Using Deep Learning Software for Contaminant Analysis
Contaminant analysis is a crucial segment of the manufacturing workflow whether you are conducting quality assurance or quality control (QA/QC). If defects or contaminants are detected in your finished products it can indicate potentially hazardous process irregularities that could prove detrimental to consumers if not corrected. This applies to all areas of manufacturing, from construction materials through to pharmaceuticals.
The challenge in modern QA/QC is that the manufacturing environment is increasingly driven by stringent efficiency requirements in the name of productivity. Guaranteeing product quality often runs contrary to pushing the bottom line, meaning contaminant analysis must be carried out quickly as well as effectively.
Automation and digital integration are central to the push for greater productivity in manufacturing environments. The concept of automating production typically brings to mind the robotic arms of assembly lines, but manufacturers are just as interested in software solutions that accelerate critical processes throughout the manufacturing pipeline. Deep learning is on such solution.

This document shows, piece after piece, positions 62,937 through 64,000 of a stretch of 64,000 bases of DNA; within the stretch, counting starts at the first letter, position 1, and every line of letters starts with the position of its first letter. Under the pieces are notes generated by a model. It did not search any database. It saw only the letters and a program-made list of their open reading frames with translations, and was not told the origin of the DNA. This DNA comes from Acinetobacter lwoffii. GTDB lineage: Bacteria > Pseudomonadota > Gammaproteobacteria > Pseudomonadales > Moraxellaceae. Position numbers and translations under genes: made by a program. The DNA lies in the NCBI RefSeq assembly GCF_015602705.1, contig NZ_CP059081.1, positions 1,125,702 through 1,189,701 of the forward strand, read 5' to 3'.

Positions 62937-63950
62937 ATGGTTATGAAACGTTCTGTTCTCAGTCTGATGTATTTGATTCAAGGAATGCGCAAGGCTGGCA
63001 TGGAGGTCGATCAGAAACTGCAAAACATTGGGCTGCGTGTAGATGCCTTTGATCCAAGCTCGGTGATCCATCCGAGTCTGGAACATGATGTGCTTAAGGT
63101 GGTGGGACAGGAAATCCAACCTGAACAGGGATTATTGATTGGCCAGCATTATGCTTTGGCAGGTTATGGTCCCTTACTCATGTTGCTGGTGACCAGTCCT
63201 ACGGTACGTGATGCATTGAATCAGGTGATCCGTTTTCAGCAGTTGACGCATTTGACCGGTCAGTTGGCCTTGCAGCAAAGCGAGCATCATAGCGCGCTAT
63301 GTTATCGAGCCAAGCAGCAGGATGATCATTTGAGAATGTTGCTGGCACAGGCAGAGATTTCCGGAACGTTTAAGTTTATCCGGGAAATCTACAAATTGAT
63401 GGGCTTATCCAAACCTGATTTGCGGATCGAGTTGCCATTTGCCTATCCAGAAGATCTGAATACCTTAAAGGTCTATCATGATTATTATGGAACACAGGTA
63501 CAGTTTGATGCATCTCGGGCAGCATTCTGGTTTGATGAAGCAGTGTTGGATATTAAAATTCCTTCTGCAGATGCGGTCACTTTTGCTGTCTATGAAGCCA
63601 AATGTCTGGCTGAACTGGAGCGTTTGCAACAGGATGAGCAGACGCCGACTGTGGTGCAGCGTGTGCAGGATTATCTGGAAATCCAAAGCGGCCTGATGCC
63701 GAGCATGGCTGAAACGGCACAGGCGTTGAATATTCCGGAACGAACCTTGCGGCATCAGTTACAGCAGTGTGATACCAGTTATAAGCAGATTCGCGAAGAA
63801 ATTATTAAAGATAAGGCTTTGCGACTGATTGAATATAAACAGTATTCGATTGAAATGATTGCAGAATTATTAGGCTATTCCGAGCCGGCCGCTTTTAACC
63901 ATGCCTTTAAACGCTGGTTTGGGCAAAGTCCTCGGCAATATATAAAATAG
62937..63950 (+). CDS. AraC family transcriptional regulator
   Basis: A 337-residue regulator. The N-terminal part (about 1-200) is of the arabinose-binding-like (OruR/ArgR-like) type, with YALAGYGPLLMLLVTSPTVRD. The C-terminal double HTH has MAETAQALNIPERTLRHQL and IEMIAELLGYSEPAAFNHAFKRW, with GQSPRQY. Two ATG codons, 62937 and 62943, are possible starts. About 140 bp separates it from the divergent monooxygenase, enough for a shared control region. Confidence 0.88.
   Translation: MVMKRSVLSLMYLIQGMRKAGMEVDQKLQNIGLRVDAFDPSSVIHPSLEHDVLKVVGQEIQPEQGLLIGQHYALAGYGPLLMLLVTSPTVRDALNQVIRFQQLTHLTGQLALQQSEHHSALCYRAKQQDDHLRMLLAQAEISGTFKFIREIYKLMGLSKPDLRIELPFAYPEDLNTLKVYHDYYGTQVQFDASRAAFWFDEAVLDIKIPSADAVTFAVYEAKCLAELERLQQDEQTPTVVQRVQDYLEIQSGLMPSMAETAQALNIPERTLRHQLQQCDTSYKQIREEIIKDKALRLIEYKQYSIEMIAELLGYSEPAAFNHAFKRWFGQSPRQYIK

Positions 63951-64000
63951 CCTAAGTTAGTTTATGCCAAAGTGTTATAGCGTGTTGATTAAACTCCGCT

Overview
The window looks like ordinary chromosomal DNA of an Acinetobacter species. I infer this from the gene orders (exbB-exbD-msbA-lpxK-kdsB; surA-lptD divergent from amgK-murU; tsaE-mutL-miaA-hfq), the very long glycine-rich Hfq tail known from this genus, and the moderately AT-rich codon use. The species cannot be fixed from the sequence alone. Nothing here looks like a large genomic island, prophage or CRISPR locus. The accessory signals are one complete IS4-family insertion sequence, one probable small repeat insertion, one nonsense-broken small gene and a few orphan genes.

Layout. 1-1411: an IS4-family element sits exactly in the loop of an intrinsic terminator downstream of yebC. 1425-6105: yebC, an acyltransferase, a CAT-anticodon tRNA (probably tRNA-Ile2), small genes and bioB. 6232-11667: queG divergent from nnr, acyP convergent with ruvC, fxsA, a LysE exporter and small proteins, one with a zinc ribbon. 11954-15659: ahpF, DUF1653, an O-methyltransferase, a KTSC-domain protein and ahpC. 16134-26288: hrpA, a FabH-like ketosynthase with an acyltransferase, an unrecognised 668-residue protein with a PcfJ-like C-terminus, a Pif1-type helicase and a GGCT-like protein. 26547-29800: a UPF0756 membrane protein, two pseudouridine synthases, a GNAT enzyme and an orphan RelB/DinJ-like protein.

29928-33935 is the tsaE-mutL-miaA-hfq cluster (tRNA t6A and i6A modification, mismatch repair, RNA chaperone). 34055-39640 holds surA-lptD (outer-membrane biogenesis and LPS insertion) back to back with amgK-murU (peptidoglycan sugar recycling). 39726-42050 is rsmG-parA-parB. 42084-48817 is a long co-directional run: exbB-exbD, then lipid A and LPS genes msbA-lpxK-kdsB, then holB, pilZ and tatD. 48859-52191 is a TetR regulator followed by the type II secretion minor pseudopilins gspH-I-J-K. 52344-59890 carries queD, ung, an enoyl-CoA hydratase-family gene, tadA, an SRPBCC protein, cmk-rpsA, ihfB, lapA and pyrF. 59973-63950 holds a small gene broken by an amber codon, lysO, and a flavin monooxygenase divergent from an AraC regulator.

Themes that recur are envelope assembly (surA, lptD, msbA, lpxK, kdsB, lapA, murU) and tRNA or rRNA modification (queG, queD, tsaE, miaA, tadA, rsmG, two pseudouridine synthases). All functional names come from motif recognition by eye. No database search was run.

What is Deep Learning?
Deep learning is a subset of machine learning based on large neural networks modelled loosely on the human brain. It is a complex concept based on hierarchical feature learning using hand-labelled training examples. A neural net composes thousands of interconnected process nodes organized into layers. Early networks were limited to depths of just a few layers, but modern neural nets may extend to depths of as many as 50.
The aim with deep learning is to teach software how to recognize features of interest at multiple levels of abstraction. Simple algorithmic image analysis includes pass/fail software that detects when a part has deviated from user-defined specifications. But this relies on human intervention and the initial establishment of set limits.
Deep learning software is increasingly focussed on learning complex functions and automatically mapping inputs to outputs based purely on data derived from the system. Put into the context of contaminant analysis, deep learning software learns how to detect defects by algorithmically running through a hierarchy of simple concepts interspaced throughout the neural net. But how can this help drive process efficiency?
Contaminant Analysis with MIPAR